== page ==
Three of the four hotels built and opened in Columbus in the past 10 years stand in the foreground. Local hotel developers say with two additional hotels planned for Columbus, the hotel market is maturing and that more demand may be needed before additional hotels open. Photo by: Courtesy photo
April 17, 2017 11:10:27 AM
With five new hotels in two cities and two more expected to come to Columbus, the past decade has been one of growth for the hospitality industry in the Golden Triangle.
Columbus gained three hotels from 2007 to 2016 according to STR, a company that tracks hotel performance across the United States and internationally. That growth led to an increase in rooms from 849 in 2007 to 1,156 last year.
The close of Columbus' Ramada in December caused those numbers to drop to 1,041 rooms, but that building is currently being renovated for a La Quinta. Most of those lost rooms should be recaptured once that location reopens.
With La Quinta coming and a Holiday Inn Express on Sixth Street North expected to open in June, Carpenter - who's been with the CVB since 2008 - said she's optimistic about hotels' strength in the area. The Holiday Inn is expected to add about 80 rooms in Columbus.
"They base it on supply and demand," she said of hotel developers. "They base their coming here on a need and the activities that we have created."
A maturing market
Growth hasn't been limited to Columbus. Starkville has grown from 10 hotels a decade ago to 12 according to STR, with an accompanying jump from 701 rooms to 873.
Heath Barret, interim CEO of the Greater Starkville Development Partnership, attributes the growth in hotel rooms to the city's population increase, to events and to Mississippi State athletics.
"With the industrial growth in the Golden Triangle, hotel rooms are filling up," Barret added.
Sunny Sethi, owner of the Hilton Garden Inn in Starkville, as well as the Hyatt Place and River Chase Inn in Columbus said the Golden Triangle is a good market for hotels, though he cautions that supply may soon out pace demand.
"It's a healthy market that's been good for growth," Sethi said. "It's leveling off a bit because there is a supply now. It's maturing, but it's a good market, and we've done well in both communities.
"With the other hotel (Holiday Inn Express) that's opening this year, we will tip the scales so that demand needs to catch up to supply," he added.
Statistics suggest Sethi is correct.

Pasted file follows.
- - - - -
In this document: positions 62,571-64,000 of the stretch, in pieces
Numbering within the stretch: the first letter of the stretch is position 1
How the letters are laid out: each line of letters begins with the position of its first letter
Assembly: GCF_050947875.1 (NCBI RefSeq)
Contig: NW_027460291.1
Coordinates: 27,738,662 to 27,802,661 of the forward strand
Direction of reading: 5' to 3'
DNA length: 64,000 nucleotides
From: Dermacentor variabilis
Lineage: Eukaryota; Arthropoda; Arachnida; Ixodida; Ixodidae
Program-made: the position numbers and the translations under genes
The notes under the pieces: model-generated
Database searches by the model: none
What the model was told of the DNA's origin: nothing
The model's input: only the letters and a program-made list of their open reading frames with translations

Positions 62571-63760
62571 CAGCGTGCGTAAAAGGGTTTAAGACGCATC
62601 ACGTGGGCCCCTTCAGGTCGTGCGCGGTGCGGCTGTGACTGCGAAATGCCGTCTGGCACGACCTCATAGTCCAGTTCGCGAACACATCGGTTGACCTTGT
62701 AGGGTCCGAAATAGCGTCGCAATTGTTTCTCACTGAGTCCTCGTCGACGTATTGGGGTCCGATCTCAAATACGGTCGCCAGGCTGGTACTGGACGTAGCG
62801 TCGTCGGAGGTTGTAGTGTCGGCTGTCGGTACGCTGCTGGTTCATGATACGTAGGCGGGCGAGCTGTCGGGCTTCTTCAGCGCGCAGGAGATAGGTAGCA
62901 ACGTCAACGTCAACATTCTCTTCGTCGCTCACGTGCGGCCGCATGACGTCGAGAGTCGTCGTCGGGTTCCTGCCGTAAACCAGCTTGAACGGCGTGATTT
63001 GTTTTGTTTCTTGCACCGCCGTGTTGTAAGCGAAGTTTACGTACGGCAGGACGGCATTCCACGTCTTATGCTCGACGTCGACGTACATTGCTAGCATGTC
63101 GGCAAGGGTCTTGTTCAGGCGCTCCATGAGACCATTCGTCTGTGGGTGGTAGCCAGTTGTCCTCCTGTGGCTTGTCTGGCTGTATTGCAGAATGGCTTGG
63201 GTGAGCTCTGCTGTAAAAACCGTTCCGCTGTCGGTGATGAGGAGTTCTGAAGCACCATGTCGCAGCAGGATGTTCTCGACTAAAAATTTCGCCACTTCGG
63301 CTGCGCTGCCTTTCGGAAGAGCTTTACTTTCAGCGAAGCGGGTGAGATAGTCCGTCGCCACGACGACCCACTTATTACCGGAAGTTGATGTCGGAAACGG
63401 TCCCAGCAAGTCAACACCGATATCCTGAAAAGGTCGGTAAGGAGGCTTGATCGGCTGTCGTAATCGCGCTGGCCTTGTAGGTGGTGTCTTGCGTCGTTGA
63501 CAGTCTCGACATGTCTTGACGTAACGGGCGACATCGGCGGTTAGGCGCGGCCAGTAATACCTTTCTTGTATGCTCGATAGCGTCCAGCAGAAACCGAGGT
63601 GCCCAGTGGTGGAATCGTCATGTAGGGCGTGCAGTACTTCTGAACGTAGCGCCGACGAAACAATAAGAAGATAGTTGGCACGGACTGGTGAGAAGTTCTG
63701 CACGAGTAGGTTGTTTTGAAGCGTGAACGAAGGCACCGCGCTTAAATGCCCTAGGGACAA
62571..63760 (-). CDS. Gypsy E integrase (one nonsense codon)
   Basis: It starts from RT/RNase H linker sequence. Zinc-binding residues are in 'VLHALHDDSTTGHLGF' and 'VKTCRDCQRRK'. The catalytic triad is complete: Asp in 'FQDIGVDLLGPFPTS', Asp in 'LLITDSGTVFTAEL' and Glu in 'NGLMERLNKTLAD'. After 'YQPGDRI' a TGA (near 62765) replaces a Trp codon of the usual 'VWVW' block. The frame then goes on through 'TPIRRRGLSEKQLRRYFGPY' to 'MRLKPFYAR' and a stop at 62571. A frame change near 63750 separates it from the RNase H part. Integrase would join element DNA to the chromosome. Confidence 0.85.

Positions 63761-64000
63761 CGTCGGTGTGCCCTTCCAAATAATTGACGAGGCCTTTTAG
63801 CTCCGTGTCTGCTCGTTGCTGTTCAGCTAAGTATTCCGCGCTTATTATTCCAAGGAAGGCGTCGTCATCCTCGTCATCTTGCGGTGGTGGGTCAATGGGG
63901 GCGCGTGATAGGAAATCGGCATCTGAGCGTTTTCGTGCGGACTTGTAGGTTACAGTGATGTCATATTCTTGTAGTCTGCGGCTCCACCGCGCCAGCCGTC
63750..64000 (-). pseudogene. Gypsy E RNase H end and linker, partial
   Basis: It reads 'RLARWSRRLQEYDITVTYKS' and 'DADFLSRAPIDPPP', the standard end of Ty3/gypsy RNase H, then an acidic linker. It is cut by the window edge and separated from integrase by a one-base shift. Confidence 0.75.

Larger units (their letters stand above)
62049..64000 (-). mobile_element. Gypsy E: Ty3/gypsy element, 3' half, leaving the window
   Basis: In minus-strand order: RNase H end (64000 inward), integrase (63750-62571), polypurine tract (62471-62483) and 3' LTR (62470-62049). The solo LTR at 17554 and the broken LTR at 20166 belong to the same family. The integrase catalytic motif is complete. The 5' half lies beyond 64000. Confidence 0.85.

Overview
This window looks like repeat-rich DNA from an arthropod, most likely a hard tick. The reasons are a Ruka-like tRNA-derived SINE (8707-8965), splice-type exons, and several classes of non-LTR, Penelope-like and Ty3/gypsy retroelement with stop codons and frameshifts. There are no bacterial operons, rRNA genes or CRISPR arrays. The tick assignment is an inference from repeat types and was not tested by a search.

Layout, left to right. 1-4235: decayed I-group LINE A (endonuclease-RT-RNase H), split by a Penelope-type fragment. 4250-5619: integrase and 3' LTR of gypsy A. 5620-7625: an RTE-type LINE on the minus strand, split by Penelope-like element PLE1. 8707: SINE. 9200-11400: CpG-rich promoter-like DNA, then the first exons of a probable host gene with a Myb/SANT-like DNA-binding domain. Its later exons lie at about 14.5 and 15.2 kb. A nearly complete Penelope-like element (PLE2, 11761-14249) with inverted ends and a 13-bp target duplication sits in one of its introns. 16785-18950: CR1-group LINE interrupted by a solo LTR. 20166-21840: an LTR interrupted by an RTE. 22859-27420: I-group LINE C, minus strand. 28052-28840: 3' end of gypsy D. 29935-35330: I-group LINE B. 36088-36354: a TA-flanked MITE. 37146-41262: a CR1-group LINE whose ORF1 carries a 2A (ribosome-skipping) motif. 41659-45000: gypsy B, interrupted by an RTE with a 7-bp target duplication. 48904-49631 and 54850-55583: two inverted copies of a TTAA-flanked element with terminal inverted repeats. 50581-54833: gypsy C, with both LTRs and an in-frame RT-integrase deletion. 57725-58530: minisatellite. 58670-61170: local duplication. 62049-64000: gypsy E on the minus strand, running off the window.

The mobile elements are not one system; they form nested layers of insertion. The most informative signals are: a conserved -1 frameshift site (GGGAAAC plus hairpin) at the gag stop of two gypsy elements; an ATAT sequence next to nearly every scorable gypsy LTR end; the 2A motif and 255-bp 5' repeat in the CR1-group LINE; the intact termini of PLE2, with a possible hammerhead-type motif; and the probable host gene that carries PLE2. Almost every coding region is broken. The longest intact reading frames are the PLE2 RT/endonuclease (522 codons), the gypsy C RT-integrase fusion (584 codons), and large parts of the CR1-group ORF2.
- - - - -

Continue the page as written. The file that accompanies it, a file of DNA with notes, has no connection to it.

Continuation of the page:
While demand has increased over the past decade, occupancy rates have been declining. Last year there was a raw demand for 647 rooms in Columbus versus 557 in 2007, according to STR. During the same time period, average occupancy has dropped from 64.7 percent to 55 percent.
Starkville's demand may not be softening as quickly as Columbus'. Starkville's average occupancy has remained unchanged since 2007 at 60.4 percent. Hotels saw higher raw demand of roughly 527 rooms per day last year, compared to 423 in 2007.
Mark Castleberry, a developer with multiple hotels in Columbus and Starkville, agrees the market is maturing.
"When we built the Fairfield Inn (in Columbus) in 2011, there had not been a new hotel built in 13 years," Castleberry said. "There definitely had been some built-up demand. We don't see that type of need for additional hotels in the market now."
Castleberry added hotel room supply needs to continue to be monitored as the Golden Triangle grows.
Reasons for growth
Castleberry said the Golden Triangle's industrial growth has been a key factor in the expansion of hotels in the market. Benefits spread to both cities, he said, but Columbus tends to draw more of a business crowd, and Mississippi State University has a greater impact in Starkville.
"There's a direct relationship with (hotel room growth) to SDI, PACCAR, Airbus, Baldor, and all of those companies," Castleberry said. "They are absolutely impactful to the need of hotel rooms in the market."
Sethi added Columbus hotels benefit tremendously from both local events and the Baptist Memorial Hospital-Golden Triangle.
Carpenter pointed out the Golden Triangle's communities work together when big events come, so the benefits are spread out.
"We've created, all of us working together, a lot of synergy. You've got business travelers during the week... Mississippi State has been huge for us. We're advertising there and letting people know we offer competitive rates and wonderful restaurant options here in Columbus.
"When we've brought in fishing and soccer tournaments, we work with the surrounding towns to bring visitors to all the communities," she added. "It carries over into Starkville and Oktibbeha and Clay County and West Point."
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